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Life of Pi review: A lush visual spectacle delivered with wondrous cinematic fluidity

Theatre: The dialogue may feel leaden, but Max Webster’s production more than compensates

Life of Pi

Bord Gáis Energy Theatre, Dublin

Who is the most dangerous animal in the world? Man, of course, proclaims Pi Patel’s zoologist father (Ralph Birtwell) as his family and menagerie are driven out of India by civil unrest. When the cargo ship charged with taking the Patels to Canada sinks, 17-year-old Pi (Divesh Subaskaran) – a philosopher at heart – finds the truth of his father’s worldview confirmed. However, he must also fight against that brutal reality if he wants to live with it. Life of Pi, based on Yann Martel’s award-winning 2001 book, enacts a battle of world views as it stages Pi’s fight for survival.

Lolita Chakrabarti’s play opens at the end of Pi’s journey. From a hospital bed in Mexico, he narrates his extraordinary trip across the Pacific, on a lifeboat, with a Bengal tiger. The hospital walls open up to reveal the lush landscape of the Pondicherry Botanical Gardens and its various inhabitants. If the dialogue feels lifeless and leaden, the visual spectacle of Max Webster’s production more than compensates, unfolding with a rich and restless cinematic fluidity. Evocative locations evolve and are whisked away by a multifunctional cast of almost 20, who bring boats and animals, hospital wards and humans to life. Lighting design from Tim Lutkin and Tim Deiling and video design from Andrzej Goulding are crucial to the immersive atmosphere, coming into their own on the rough high seas.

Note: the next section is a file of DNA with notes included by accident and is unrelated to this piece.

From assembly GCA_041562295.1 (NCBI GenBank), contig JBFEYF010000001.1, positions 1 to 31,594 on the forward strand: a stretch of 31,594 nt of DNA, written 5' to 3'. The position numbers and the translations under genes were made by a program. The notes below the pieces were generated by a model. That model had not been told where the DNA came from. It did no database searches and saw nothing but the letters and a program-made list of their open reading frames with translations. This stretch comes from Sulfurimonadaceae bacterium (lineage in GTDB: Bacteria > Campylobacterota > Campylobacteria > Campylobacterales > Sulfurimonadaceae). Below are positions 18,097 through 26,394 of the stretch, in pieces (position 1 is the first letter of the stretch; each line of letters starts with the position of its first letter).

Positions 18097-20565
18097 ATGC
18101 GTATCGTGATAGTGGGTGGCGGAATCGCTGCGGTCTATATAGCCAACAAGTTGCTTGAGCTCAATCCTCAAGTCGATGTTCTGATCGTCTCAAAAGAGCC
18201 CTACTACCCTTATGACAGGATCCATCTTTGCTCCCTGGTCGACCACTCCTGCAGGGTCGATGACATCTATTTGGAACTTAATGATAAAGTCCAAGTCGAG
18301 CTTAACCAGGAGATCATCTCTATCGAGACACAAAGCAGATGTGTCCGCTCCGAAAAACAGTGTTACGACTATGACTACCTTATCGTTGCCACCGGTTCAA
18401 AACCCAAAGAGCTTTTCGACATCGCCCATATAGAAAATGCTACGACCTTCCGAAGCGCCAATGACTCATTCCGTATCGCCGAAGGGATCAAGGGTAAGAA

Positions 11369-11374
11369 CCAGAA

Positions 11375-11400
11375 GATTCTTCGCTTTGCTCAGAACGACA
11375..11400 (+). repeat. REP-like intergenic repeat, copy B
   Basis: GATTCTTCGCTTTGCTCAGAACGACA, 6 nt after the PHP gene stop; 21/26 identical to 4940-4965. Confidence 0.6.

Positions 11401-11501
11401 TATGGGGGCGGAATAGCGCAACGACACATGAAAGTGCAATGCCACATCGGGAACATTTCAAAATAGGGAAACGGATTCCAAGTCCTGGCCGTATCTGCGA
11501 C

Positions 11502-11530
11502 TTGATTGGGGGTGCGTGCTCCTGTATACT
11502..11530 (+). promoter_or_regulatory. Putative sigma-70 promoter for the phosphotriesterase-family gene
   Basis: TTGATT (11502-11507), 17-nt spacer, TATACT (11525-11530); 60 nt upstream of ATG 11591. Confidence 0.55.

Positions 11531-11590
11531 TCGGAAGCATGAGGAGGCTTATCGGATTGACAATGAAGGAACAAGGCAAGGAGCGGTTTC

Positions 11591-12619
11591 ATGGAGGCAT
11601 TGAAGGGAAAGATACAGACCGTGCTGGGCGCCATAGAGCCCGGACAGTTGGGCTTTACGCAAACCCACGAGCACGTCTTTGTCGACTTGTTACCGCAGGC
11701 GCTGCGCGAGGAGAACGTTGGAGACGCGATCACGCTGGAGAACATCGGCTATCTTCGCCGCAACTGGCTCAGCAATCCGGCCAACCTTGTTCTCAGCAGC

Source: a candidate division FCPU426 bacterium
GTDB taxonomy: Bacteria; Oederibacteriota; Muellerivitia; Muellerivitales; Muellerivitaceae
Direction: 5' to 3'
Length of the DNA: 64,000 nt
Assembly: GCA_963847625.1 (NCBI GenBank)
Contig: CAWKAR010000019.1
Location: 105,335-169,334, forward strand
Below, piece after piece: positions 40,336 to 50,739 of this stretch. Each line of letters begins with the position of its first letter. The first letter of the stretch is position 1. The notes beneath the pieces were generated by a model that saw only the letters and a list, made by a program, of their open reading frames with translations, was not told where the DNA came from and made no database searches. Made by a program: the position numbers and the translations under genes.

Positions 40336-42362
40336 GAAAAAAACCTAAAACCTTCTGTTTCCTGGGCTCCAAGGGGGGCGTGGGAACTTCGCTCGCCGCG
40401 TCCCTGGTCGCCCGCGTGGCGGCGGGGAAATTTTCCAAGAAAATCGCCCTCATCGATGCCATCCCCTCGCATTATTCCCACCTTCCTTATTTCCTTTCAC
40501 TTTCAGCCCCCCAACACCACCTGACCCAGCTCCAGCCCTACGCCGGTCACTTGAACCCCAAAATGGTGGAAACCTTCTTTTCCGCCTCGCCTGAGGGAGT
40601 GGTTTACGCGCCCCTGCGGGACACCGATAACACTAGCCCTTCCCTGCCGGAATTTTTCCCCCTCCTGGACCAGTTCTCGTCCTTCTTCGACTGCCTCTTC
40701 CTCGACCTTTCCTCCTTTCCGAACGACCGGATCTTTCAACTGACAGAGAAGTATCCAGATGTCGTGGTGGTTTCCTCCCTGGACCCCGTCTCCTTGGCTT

Nick Barnes and Finn Caldwell’s puppets, meanwhile – multi-limbed mammals that appear to be carved from driftwood – are an Olivier-award-winning wonder. From big bodies such as Black and White the Zebra stomping across the stage to tiny meerkats in the arboreal background, they are emotionally expressive and physically dexterous. Nowhere is this more true than in the characterisation of Pi’s tiger companion: his nemesis and saviour, Richard Parker, who embodies first danger and, eventually, the primal delicacy of life.

It is inevitable that the human characters cannot compete with the compelling creatures, who become an embodied metaphor for the broader philosophical questions at the heart of this remarkable tale. “Which is the better story?” Pi asks his interlocutors as the true details of his extraordinary journey begin to emerge in the final scene. “The one with animals or the one without?” Chakrabarti’s script insists on giving us an answer, but it is an unnecessary one.


Life of Pi is at the Bord Gáis Energy Theatre, Dublin, until Saturday, March 2nd

Sara Keating

Sara Keating

Sara Keating, a contributor to The Irish Times, is an arts and features writer